Everything slows down in the summer, right? After all, they’re known as the “lazy days of summer.”

I don’t know about you, but I can’t remember the last time ANYTHING in my world slowed down. (I might have been 6 years old!)

When the warm days roll around, and co-workers start heading out on vacation, it’s tempting to slow down. You may be thinking that there’s no point in making phone calls – no one is home. You can’t do much, so you may as well coast.


The things you do now will create your fundraising results 6 months from now.

Don’t slack off unless you want to have a miserable holiday season. Consistency is key. The more regular you are in spreading the word and building relationships, the more trust you build with your donors and supporters. People love those that they can count on.

So, what should you be doing now?

Make summer the official time of mid-year fundraising review. Stop and assess where you are so you can figure out what you need to do next.

Here are 10 fundraising activities that will set you up for big success this Fall:

1.  Evaluate your numbers so far this year.  What’s working? What’s not? The results will help you decide what to tweak for the second half of the year, and point you toward the things you should be spending time on. Look at where your donations are coming from, what strategies have been successful, and what additional resources you might need for Fall.  Time spent in evaluation can pay off big later.

2.  Create themes for your Fall appeal and newsletter. This little bit of prework can save you a ton of time later. It’s a lot easier to write a letter or a newsletter article if you have at least a general idea of what you want to say. Choose a theme that helps your donor feel something that moves them to want to give. Remember – it’s about them, not you.

3.  Get a jumpstart on planning your next event. Lay out a timeline for your next dinner or golf tournament, update your sponsorship levels, talk to media sponsors, and generally get moving. Events are best when they aren’t thrown together at the last minute.

4.  Spend time researching new grant opportunities. A couple of hours spent perusing the Foundation Center database or Guidestar can reveal new grant opportunities that you might be able to turn into new dollars for programs. Make sure the ones you pursue are a hand-in-glove fit with your programs and follow their guidelines to the letter.

5.  Expand your speaking schedule. Reach out to the civic clubs in town and see if you can get on their program schedule. Public speaking is one of the best ways to spread the word about your cause and get in front of ideal donor prospects. Check with your local library or Chamber of Commerce to see if they have a list of area clubs.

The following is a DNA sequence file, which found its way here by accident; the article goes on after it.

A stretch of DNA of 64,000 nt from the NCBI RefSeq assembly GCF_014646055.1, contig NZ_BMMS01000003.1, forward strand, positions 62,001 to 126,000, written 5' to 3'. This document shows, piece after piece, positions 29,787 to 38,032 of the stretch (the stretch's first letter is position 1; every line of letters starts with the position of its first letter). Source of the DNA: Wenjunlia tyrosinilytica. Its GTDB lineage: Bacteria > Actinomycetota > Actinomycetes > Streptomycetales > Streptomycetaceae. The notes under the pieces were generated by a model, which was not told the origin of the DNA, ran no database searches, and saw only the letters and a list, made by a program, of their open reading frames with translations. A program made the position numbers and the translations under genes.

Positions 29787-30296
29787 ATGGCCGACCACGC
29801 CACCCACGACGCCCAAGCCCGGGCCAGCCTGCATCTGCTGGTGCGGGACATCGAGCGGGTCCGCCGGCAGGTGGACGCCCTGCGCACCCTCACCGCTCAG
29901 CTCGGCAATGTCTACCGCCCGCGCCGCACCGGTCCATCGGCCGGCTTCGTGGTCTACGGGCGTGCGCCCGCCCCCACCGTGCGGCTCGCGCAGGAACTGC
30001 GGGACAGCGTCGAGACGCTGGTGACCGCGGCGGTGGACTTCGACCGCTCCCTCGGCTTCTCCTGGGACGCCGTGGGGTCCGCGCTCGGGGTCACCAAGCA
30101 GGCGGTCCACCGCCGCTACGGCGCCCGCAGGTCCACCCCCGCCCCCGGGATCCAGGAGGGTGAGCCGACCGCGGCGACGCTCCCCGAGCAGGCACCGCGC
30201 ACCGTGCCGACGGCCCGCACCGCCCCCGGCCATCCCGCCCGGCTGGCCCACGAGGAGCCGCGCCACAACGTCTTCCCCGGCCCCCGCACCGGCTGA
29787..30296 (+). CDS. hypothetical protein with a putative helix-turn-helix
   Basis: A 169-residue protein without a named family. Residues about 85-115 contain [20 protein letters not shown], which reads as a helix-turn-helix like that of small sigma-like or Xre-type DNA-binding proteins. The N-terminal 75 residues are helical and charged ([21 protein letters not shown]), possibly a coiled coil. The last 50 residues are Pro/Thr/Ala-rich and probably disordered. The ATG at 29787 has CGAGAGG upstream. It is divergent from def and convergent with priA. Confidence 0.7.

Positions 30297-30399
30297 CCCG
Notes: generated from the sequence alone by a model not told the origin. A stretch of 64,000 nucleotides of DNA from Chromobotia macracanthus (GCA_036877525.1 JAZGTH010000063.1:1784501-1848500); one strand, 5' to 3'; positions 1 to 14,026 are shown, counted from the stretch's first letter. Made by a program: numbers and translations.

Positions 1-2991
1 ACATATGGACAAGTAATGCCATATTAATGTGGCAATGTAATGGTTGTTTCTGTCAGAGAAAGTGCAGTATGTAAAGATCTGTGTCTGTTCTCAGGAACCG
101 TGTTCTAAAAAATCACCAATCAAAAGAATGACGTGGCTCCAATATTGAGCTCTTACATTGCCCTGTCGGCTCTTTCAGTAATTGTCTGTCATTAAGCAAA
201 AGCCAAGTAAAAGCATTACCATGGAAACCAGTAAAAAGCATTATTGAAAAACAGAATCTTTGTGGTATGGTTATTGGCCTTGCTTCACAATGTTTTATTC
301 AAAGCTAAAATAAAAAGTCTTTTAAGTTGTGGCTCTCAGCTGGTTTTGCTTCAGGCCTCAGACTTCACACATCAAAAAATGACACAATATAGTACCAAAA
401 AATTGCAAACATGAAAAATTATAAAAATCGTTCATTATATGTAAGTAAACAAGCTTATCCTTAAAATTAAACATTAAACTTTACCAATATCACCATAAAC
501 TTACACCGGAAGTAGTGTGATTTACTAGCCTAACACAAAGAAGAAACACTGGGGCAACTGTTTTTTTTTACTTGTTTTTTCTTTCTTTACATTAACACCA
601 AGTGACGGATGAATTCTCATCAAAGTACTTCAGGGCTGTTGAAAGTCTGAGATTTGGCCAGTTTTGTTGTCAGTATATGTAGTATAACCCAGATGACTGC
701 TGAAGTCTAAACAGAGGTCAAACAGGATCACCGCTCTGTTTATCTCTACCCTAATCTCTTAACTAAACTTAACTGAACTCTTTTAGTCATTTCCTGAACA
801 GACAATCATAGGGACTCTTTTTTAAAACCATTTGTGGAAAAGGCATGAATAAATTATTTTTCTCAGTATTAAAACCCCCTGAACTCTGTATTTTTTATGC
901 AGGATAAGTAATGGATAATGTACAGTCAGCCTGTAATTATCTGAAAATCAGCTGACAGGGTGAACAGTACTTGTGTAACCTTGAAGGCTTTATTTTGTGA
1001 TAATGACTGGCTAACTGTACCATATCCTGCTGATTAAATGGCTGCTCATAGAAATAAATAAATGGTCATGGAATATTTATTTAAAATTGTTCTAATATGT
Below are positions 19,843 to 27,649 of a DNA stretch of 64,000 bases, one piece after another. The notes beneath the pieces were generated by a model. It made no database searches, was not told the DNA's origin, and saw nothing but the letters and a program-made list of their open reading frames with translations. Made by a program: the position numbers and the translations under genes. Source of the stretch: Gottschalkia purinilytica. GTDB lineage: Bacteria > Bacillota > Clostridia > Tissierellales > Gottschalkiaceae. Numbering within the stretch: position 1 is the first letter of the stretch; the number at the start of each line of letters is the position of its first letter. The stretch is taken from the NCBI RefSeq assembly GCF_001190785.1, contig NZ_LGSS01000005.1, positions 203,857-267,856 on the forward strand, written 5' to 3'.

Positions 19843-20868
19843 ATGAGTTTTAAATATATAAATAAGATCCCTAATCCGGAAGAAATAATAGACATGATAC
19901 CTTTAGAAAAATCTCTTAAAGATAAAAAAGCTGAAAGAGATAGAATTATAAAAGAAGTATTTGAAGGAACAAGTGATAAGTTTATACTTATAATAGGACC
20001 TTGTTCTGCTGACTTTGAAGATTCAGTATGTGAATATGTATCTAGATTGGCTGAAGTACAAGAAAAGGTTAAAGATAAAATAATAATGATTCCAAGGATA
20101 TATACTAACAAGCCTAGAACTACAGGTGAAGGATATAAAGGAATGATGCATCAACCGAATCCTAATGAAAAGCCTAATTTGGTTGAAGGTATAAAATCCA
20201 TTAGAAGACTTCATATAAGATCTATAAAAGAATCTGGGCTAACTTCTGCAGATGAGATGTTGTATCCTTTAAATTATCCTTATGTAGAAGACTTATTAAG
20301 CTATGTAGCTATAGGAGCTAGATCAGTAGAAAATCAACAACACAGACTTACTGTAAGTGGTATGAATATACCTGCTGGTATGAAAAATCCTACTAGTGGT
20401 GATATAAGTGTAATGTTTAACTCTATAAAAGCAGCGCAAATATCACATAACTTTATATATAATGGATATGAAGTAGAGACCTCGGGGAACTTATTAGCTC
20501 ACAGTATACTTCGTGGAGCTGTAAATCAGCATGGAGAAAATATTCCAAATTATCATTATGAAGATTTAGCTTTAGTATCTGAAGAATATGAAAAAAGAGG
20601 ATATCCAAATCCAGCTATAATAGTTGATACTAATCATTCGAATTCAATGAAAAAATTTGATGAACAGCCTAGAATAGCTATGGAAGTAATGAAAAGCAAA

6.  Pitch a story to your local media. Getting on television or in the newspaper is still a great way to let lots of people know what your nonprofit is up to. It also helps build credibility for your organization, and can help you recruit new volunteers or supporters. The key is to pitch an interesting story that media folks will be interested in.

7.  Capture photos and stories of lives you’re changing. You should always be on the lookout for stories from the front lines that you can use to inspire your donors. Photos are even better. A few hours can reap big rewards and bring you lots of new material for your communications. Be sure to get releases for both and protect privacy where you can.

8.  Fellowship with program staff. Spend time with your coworkers to find out how things are going. You may get some insight into trends they’re seeing that you can share with donors. The time you spend builds relationships with coworkers, which will pay off BIG later.

9.  Take Board members to lunch. The better you know your Board members, the easier it is to engage them in meaningful activities. You’ll find out what they’re interested in and comfortable with, which will help you point them to tasks that are a good fit for them.  A happy Board member is a productive Board member, and who doesn’t need more of those?

10.  Organize your office. Spend a little time catching up on your filing and putting things away. You don’t have time to spend searching for things, so get organized while you have a chance.


Your mid-year fundraising review will help you get clear on what’s worked so far, what you need to tweak, and give you a chance to plan for a successful Fall fundraising season.